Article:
Family Planning: Contraception, Abortion, and Fertility Treatments

What is Islam’s attitude about contraception and abortion? Although many may have the impression that contraception and abortion are strictly prohibited in Islam, as in some other religions, this is far from the truth! The most crucial underlying reality that all Muslims should accept, however they approach family planning, is that God is in control of who He “blesses with daughters,” “sons,” “both,” or  who is unable to have children because they are “infertile” [Quran, 42: 49-50.]

The use of contraceptive methods in Islam is permissible and was even allowed at the time of the Prophet Muhammad, peace be upon him. The popular method at the time was withdrawal. Based on the permissibility of this method of birth control, most modern methods are allowed today. The methods of contraception that are not allowed are those that involve irreversible sterilization in which a man or woman loses their fertility completely. It should be noted that in cases where pregnancies may be dangerous, individuals can seek individual permission to receive medical treatment that allows for permanent birth control. One important caveat to using birth control is mentioned in a Prophetic teaching–it is that those using contraception should ultimately understand that God decrees whether or not women become pregnant regardless of the use of birth control methods. For example, the Quran mentions the virgin birth of Prophet Jesus, which is an example of a miraculous pregnancy that Mary experienced. Overall, most common birth control methods people use today are permissible, and Muslims who use them should accept that God is in true control of their efficacy.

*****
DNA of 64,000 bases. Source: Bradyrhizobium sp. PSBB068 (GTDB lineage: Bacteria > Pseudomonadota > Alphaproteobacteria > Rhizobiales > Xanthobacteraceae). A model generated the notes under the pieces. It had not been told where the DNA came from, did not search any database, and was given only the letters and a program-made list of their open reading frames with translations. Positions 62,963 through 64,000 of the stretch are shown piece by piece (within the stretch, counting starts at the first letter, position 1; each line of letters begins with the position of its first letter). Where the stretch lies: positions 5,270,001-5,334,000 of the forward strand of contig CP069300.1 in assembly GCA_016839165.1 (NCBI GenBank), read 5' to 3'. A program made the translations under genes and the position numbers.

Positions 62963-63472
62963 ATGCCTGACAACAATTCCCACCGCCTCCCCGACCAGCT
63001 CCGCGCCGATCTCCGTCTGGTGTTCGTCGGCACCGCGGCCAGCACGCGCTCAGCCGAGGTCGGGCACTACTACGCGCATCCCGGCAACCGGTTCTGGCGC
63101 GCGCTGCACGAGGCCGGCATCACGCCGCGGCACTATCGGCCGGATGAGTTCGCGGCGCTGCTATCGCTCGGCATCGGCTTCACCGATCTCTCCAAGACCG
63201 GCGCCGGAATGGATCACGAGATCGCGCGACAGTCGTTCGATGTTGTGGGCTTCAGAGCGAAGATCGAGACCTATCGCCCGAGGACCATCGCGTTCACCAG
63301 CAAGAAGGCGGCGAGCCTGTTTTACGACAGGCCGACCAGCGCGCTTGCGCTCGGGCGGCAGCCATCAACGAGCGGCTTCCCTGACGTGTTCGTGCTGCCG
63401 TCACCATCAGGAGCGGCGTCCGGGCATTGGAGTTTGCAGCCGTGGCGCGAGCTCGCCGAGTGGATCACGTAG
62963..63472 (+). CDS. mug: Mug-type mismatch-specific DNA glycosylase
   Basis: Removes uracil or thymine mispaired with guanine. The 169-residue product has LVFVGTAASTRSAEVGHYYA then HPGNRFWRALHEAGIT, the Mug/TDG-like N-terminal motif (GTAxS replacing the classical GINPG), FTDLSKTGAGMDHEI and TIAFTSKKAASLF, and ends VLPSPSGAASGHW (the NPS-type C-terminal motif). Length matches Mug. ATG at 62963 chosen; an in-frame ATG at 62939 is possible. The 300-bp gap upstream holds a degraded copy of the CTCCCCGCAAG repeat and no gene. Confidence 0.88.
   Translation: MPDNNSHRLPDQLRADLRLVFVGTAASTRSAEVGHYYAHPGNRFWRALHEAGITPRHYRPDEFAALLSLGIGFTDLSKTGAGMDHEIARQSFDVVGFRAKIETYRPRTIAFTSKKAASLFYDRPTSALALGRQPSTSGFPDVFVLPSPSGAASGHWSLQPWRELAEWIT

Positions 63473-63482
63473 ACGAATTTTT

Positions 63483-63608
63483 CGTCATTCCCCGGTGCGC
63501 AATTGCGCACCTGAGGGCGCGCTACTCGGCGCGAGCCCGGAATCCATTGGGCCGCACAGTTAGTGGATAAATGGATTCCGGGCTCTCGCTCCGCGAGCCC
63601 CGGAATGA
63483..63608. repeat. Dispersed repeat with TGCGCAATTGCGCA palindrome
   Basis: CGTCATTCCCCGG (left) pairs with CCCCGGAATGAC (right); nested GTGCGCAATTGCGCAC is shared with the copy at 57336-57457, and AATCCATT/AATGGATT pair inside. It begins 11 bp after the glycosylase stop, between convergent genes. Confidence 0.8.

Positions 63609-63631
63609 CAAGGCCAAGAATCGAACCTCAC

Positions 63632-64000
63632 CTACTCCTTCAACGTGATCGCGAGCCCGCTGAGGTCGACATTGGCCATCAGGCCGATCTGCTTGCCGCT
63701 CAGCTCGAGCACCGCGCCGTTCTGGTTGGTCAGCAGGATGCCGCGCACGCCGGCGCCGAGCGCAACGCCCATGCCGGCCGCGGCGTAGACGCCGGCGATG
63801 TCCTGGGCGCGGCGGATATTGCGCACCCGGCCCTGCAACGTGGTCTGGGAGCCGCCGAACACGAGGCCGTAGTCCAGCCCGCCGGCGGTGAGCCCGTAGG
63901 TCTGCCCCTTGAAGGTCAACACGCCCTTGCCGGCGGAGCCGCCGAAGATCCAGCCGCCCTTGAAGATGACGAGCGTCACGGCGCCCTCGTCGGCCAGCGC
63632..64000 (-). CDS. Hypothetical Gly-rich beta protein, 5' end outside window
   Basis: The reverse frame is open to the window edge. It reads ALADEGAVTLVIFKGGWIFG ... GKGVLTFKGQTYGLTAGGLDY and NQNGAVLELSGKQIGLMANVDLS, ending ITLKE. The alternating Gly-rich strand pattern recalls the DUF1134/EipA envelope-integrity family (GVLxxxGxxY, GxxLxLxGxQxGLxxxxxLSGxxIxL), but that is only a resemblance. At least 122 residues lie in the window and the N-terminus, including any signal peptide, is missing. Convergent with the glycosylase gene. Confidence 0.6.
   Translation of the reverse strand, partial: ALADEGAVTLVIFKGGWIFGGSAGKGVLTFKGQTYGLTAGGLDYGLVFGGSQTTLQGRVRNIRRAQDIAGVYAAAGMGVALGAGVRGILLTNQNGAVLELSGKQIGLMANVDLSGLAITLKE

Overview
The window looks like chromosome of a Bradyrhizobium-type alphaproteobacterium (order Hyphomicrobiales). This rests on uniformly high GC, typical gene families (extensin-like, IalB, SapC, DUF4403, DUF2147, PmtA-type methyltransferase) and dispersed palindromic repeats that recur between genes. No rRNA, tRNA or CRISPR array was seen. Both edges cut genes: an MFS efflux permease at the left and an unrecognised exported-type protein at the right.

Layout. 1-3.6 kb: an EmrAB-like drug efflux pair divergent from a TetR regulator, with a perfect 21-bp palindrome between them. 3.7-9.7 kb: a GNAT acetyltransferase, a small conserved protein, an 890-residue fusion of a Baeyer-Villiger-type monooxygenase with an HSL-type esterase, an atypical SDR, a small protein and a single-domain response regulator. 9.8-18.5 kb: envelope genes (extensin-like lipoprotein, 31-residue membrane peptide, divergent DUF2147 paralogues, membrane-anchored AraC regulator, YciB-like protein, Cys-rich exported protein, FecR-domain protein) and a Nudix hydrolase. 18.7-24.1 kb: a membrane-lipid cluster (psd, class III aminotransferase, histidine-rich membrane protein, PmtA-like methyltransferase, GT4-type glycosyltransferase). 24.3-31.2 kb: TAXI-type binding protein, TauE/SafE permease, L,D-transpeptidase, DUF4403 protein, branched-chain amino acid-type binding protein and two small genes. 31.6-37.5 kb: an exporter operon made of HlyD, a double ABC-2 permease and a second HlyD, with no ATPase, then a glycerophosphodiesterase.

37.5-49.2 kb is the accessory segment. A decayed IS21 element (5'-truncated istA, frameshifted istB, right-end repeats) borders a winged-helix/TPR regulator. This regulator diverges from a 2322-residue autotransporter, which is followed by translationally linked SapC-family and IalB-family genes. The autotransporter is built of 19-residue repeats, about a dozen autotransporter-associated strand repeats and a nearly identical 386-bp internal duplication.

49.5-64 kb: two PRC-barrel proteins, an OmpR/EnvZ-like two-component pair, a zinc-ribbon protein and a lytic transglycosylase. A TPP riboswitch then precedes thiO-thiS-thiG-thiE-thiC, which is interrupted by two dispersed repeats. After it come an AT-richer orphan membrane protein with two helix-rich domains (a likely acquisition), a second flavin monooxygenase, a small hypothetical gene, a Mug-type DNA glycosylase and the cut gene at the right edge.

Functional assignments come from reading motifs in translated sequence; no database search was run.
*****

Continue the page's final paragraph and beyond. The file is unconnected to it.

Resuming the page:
When it comes to abortion, Islam shuns a black-and-white approach to its permissibility. There is a broad spectrum of legal opinions from Islamic scholars on when and how abortions can be conducted. The majority of legal opinions deem abortions permissible up to 40 days into the pregnancy for a variety of reasons ranging from an unplanned pregnancy outside of wedlock to health risks. Other legal opinions allow for abortions until 120 days.  However, it should be noted that abortions after the first trimester can be allowed for mothers whose health is in danger because the health and well-being of the mother and baby are of utmost importance. (For more details, check out this resource.) In summary, getting an abortion is something that Islam allows but within specific guidelines.

On the other hand, there are situations in which women want to become pregnant but struggle to conceive or carry a pregnancy without fertility treatments. Fertility treatments are generally allowed for couples as long as the treatments honor the family structure that the marriage establishes between the married man and woman. Because fertility treatments are relatively new and constantly advancing in the medical field, Islamic scholars are still learning about various procedures and determining whether or not they may be permissible. It should be noted that whether or not fertility treatments produce a desired pregnancy is considered to be in God’s control, just as is the case with the efficacy of contraceptive methods.


In conclusion, Islam views human sexuality as a natural part of life that Muslims can enjoy if they observe a few Islamic guidelines. Fulfilling one’s sexual needs within the boundaries of marriage is a practice Islam encourages and even celebrates. Islam also takes a flexible approach to family planning.